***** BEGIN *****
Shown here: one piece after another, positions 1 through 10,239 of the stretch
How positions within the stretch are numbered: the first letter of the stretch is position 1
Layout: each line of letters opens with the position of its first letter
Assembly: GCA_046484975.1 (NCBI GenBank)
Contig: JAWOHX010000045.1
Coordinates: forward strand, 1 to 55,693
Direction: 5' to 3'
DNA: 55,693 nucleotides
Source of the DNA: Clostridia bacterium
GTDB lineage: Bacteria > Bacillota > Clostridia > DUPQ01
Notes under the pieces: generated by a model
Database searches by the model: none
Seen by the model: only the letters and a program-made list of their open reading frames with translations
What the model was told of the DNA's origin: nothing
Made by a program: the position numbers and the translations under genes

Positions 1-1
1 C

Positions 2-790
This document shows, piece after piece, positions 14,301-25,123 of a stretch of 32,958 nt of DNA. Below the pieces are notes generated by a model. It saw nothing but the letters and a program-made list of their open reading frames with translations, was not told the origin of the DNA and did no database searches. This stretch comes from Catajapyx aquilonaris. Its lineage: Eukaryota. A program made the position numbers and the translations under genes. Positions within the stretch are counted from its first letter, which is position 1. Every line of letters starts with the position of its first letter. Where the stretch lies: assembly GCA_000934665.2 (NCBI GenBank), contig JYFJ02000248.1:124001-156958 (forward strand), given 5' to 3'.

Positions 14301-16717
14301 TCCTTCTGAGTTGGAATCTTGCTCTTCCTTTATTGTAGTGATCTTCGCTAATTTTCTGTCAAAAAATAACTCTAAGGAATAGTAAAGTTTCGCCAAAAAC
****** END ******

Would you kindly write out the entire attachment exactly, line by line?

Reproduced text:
Shown here: one piece after another, positions 1 through 10,239 of the stretch
How positions within the stretch are numbered: the first letter of the stretch is position 1
Layout: each line of letters opens with the position of its first letter
Assembly: GCA_046484975.1 (NCBI GenBank)
Contig: JAWOHX010000045.1
Coordinates: forward strand, 1 to 55,693
Direction: 5' to 3'
DNA: 55,693 nucleotides
Source of the DNA: Clostridia bacterium
GTDB lineage: Bacteria > Bacillota > Clostridia > DUPQ01
Notes under the pieces: generated by a model
Database searches by the model: none
Seen by the model: only the letters and a program-made list of their open reading frames with translations
What the model was told of the DNA's origin: nothing
Made by a program: the position numbers and the translations under genes

Positions 1-1
1 C

Positions 2-790
This document shows, piece after piece, positions 14,301-25,123 of a stretch of 32,958 nt of DNA. Below the pieces are notes generated by a model. It saw nothing but the letters and a program-made list of their open reading frames with translations, was not told the origin of the DNA and did no database searches. This stretch comes from Catajapyx aquilonaris. Its lineage: Eukaryota. A program made the position numbers and the translations under genes. Positions within the stretch are counted from its first letter, which is position 1. Every line of letters starts with the position of its first letter. Where the stretch lies: assembly GCA_000934665.2 (NCBI GenBank), contig JYFJ02000248.1:124001-156958 (forward strand), given 5' to 3'.

Positions 14301-16717
14301 TCCTTCTGAGTTGGAATCTTGCTCTTCCTTTATTGTAGTGATCTTCGCTAATTTTCTGTCAAAAAATAACTCTAAGGAATAGTAAAGTTTCGCCAAAAAC